“Pathing” in customer surveys has been characterized as unethical, because it’s sometimes used to selectively capture positive feedback but not negative or neutral input. We agree — that’s unethical. But there is an ethical pathing practice that promotes review integrity: asking unsatisfied customers to provide direct feedback about trouble spots.
Rather than try to put a positive spin on review responses, accept both the positive and negative feedback from all customers. Negative feedback can provide valuable insight into how you can improve operations and service, and ultimately, deliver a better customer experience.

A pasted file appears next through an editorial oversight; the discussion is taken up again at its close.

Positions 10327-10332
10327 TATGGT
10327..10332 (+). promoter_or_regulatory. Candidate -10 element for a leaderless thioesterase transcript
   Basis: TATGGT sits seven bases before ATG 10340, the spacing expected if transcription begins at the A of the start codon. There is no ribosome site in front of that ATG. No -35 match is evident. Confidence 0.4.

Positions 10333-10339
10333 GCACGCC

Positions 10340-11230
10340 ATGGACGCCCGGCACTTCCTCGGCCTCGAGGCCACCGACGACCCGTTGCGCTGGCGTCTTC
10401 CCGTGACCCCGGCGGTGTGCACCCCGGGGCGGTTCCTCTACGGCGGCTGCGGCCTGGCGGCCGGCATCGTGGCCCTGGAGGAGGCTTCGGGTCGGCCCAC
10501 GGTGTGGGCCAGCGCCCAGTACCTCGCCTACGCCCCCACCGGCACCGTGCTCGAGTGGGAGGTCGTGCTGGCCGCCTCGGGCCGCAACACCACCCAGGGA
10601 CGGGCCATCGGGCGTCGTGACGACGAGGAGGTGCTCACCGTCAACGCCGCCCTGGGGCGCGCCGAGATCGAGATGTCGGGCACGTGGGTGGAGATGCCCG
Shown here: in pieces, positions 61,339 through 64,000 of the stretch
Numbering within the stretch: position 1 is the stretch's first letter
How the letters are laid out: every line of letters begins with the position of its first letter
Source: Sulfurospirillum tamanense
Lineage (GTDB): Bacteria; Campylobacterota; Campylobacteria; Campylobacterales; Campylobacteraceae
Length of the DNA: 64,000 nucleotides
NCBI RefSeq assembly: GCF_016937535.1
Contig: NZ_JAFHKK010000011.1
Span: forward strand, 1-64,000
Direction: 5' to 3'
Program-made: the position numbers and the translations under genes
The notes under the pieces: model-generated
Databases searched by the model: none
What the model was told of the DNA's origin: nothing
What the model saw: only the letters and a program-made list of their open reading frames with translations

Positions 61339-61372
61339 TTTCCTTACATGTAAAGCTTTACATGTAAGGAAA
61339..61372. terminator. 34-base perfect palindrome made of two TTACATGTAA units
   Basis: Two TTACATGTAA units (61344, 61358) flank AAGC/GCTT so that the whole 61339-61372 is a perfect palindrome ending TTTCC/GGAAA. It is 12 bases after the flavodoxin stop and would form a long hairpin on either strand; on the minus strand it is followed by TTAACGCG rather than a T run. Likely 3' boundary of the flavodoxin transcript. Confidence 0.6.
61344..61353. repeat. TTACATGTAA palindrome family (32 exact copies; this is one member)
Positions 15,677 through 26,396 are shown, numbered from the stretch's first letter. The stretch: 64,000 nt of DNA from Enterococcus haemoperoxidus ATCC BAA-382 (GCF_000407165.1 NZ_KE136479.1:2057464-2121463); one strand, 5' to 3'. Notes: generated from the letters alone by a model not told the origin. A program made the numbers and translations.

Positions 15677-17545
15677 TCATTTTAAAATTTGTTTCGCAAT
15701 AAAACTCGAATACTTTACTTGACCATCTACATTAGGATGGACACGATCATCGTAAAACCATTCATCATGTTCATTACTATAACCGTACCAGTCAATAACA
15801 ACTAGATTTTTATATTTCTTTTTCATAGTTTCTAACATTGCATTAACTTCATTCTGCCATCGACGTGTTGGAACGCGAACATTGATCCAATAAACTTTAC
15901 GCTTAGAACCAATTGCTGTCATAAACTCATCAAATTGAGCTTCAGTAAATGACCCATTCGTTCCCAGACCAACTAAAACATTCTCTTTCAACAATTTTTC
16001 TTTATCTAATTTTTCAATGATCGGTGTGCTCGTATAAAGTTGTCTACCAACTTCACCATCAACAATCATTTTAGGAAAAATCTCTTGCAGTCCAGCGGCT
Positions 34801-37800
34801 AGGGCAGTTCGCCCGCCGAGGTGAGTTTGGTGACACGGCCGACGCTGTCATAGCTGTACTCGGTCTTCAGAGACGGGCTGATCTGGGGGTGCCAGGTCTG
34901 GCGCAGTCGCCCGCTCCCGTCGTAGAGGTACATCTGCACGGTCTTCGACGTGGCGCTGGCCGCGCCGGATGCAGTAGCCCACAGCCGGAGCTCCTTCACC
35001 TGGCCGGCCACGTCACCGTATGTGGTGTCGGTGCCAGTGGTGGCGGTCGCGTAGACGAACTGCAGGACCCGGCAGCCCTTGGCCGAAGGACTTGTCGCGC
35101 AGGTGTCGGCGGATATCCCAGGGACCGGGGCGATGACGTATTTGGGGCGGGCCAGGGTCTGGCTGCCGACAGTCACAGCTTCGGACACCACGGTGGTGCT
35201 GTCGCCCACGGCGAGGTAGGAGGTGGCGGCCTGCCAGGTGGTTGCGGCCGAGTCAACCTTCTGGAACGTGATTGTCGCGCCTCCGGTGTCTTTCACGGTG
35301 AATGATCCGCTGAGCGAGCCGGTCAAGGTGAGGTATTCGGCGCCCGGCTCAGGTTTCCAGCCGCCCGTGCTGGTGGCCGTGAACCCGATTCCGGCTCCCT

Another great practice: Once you’ve collected customer feedback via a survey, point those who’ve responded to Google and other review sites to share their experience. It’s likely they’ll say something positive — after all, you took the time to investigate their issue and demonstrated your commitment to customer care. You may end up with both higher ratings and happier customers — without ever having introduced bias.
For more information on how to request reviews the right way, read this blog post.